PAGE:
An Action Film That's Also Intelligent? 'Sicario' Proves Such Things Exist

Putting the art into the cartel, director Denis Villeneuve’s film is a gripping, smart action thriller that reflects the moral ambiguity of the American war on drugs and features a trio of powerful performances.

AP

Directed by Denis Villeneuve; written by Taylor Sheridan; with Emily Blunt, Josh Brolin, Benicio Del Toro, Victor Garber, Jon Bernthal

French-Canadian director Denis Villeneuve’s “Sicario” made its debut in competition at the Cannes Film Festival in May. This seemed surprising at first glance: After all, “Sicario” is an action movie, not the kind of film that usually vies for the Palme d’Or. (Indeed, even though it received excellent reviews after its premiere, it didn’t receive a single prize at the festival.)

However, it only takes a few minutes of watching to realize that “Sicario” is not your average law-enforcement thriller, even if it does deal with the American hunt for drug dealers in Mexico. Villeneuve was previously responsible for “Prisoners” (2013), one of the most complex, skillfully made thrillers of recent years. And here, from start to finish, his latest thriller seems to be holding its breath and forcing us, the audience, to do likewise. There are many action scenes, some of them quite drawn-out and violent, but what truly gives “Sicario” its powerful grip on the audience is the moral ambiguity pervading its reality, which is at once attractive and repugnant.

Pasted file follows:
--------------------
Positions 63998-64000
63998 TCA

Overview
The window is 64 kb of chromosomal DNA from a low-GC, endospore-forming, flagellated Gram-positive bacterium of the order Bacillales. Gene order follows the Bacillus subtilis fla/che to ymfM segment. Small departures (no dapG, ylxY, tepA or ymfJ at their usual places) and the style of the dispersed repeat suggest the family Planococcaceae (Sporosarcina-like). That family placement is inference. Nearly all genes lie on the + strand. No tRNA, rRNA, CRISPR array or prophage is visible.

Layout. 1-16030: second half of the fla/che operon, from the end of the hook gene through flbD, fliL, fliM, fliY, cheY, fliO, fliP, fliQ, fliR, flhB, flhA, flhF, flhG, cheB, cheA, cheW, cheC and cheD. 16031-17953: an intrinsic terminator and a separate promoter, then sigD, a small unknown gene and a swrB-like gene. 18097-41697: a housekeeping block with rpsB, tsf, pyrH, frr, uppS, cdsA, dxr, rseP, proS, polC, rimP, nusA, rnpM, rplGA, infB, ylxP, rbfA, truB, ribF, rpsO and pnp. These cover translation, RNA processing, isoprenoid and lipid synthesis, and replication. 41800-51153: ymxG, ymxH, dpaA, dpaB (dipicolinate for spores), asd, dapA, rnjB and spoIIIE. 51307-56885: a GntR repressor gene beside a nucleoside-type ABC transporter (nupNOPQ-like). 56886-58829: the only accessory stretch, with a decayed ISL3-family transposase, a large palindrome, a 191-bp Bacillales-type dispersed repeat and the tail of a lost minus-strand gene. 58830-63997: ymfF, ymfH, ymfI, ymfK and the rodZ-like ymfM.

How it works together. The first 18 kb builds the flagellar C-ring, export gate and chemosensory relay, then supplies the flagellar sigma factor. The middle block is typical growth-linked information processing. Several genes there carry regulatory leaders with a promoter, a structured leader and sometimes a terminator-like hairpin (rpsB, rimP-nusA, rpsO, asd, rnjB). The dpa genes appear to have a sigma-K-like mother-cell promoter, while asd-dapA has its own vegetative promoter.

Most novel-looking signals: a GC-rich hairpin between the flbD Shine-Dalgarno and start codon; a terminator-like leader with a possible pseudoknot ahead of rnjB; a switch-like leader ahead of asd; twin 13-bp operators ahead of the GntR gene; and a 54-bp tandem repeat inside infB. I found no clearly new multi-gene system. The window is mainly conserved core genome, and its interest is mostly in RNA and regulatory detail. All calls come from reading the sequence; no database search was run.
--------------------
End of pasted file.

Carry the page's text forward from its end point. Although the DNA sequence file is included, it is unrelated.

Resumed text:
A screen caption early on explains that “sicario” is the drug cartels’ term for a hired assassin, and that the word comes from the Sicarii (literally, “dagger men” – the violent Jewish splinter group that rebelled against the Romans during the Second Temple era). The connection between the drug cartels and Jewish history is surprising enough; moreover, the movie gradually makes us wonder whether the term applies only to the drug dealers or rather, given the reality before us, to everyone involved – criminals and law enforcers alike.

Villeneuve and screenwriter Taylor Sheridan – an actor whose work on the script, his first, suggests considerable talent – make a woman the movie’s moral compass: Kate Macer (Emily Blunt) is an FBI agent who takes part in a raid on a house that turns out to contain many plastic-wrapped corpses; she even kills one of the bad guys in the ensuing fight. As a result, she’s asked to join a special task force unit that will cross the border into Mexico, in order to capture the head of the Diaz crime family that owns the house.

Moral and ideological fog

To its credit, “Sicario” doesn’t make a big fuss over the fact that Kate is the first woman to take part in an operation of this kind. The men around her, especially group leader Matt (Josh Brolin), don’t always know how to respond to having a woman in their midst. But when the issue arises, the movie handles it smartly. For example, early on Matt holds back information from Kate: he seems to want to show her that nothing she encounters in the course of the operation will be what she imagines. But he also seems to enjoy dragging the serious, resolute FBI officer into the moral and ideological fog she is about to encounter.